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To the Editor.

Sir, — Absence from home, and duties of more importance to myself than being engaged in a newspaper quarrel have prevented me from replying to Mr. Wilkie’s letter at an earlier date. lam sorry that the severe indisposition that he apprehends I was suffering last week should be manifesting itself in at least one other individual besides myself,, and would recomto Mr. Wilkie a soothing draught before he again “rushes into print.” The remarks in my letter were not in any way intended to refer to Mr. Wilkie. If he tendered for the work at what he considered a fair price, and the Council saw fit to give him the job, he would have been very foolish not to have taken it. If defending the Council is part of the contract, I hope the next tenders they call for will have these conditions stated in the specifications (perhaps this is what one of the Councillors referred to when he spoke of Mr. Wilkie’s'“ practical knowledge,” etc.) Mr. Wilkie has made some rather uncalled for remarks as to the veracity of my “facts.” As truthfulness is one of the few things in which I pride myself, and the platform on which ! now stand or fall, “ impugn it whoso lists.” In my schedule of works tendered for, the following items are enumerated : Water Supply—To cutting channel, forming embankment, laying drain pipes, fluming and concrete work, according to plans and specifications, £s. d. Outfall Drain—To cutting drain extras, £ s. d. Fencing, £s. d. Total—L236 13s. If this does not embrace “ the most important part of the work” I am very much mistaken, and until Mr. Wilkie proves which of the three sections I have omitted to tender for I will leave the public to judge who is stating “facts” or “drawing on their imagination. ” , “ As to Mr. Black being the contractor,” how Mr. Wilkie can draw such an inference from my letter I am. at a. loss to know. What I intended to infer was whether Mr. Black could not do as good work under the Borough Engineer’s supervision as under Mr. AVilkie’s, at a saving of Ll 9 to, the ratepayers. As to the merits or demerits of Mr. Black’s teams or my own, I think that quite out of place to discuss in your columns. All I can say is that I have seen as good work done by Mr. Black’s teams as by those of any other contractor.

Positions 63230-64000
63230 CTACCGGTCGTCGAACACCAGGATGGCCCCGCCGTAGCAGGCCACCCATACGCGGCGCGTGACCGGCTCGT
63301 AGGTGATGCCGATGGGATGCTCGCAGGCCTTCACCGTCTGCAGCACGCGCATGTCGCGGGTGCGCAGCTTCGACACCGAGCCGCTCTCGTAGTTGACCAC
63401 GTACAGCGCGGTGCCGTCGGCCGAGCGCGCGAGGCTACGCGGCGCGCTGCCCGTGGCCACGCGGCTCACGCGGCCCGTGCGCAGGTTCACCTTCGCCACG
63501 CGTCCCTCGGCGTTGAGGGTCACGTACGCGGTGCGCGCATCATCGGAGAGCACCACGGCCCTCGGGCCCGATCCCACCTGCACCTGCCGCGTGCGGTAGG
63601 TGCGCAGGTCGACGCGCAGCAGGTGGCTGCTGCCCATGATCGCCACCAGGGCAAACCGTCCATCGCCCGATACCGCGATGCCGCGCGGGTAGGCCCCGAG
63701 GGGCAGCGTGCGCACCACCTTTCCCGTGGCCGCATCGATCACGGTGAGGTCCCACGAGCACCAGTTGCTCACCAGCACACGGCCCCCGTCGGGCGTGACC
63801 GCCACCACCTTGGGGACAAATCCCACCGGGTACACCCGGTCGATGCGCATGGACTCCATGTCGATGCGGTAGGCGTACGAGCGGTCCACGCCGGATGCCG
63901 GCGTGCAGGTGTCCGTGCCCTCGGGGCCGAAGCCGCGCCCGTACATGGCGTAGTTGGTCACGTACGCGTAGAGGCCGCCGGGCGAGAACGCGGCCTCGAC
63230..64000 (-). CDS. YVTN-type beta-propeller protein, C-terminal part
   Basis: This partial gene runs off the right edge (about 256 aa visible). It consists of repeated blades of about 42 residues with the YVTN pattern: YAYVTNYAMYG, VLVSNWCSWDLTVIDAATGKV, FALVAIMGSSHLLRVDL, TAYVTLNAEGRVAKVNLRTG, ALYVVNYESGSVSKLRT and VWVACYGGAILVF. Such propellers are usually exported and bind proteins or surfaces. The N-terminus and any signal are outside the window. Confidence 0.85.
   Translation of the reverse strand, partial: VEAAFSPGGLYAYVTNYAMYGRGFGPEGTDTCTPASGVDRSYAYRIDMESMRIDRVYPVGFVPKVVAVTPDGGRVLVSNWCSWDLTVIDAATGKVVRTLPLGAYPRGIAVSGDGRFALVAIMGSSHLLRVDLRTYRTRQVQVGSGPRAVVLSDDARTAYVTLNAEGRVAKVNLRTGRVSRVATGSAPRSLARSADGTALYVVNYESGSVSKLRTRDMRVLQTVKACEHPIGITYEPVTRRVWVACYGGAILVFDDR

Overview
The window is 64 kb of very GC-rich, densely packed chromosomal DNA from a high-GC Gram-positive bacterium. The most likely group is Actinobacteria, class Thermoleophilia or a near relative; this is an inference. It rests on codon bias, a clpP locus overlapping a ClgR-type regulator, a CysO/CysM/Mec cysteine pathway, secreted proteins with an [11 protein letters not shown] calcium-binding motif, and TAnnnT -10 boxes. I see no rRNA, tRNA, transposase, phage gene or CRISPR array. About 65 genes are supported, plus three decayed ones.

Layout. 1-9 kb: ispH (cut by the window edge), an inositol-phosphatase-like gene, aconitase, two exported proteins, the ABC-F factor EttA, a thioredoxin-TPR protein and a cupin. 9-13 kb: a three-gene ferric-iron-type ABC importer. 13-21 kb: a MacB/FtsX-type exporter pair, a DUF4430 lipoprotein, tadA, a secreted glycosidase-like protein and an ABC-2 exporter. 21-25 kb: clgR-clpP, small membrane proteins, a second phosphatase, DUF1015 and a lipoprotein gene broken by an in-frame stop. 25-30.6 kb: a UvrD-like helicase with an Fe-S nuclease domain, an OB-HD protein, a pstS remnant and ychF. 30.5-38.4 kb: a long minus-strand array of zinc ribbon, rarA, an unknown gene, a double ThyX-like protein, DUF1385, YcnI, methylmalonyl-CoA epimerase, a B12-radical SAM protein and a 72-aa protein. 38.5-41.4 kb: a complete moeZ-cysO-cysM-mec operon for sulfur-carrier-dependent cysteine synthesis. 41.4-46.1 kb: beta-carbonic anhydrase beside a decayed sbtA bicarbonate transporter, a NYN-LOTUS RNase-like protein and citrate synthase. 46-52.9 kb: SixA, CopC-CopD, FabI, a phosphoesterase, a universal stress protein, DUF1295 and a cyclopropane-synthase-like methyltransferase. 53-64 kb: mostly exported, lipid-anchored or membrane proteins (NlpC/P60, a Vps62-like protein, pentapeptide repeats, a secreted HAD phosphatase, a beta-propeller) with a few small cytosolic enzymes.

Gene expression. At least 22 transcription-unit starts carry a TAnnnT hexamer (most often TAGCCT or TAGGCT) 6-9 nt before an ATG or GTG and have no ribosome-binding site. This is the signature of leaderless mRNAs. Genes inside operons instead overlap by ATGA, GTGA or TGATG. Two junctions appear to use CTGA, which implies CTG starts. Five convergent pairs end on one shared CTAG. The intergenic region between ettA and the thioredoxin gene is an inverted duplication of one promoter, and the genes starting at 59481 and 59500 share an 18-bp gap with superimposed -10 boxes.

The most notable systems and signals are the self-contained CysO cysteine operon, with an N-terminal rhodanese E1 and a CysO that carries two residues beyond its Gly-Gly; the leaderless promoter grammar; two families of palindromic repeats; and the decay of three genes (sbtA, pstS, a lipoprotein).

In conclusion, I must again congratulate the townspeople that in their midst there has arisen a living patriot who has taken up the cudgel to defend the Town Council —a real modern Samson—but before yoiirs truly is vanquished, as Mr. AVilkie’s intendedly scathing remarks intended he should be, it will take another wag of Samson’s weapon {quid pro quo, James). —I am, &c. W. J. SILCOCK.

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Bibliographic details

THE ASHBURTON WATER SCHEME., Ashburton Guardian, Volume 1, Issue 95, 4 May 1880

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THE ASHBURTON WATER SCHEME. Ashburton Guardian, Volume 1, Issue 95, 4 May 1880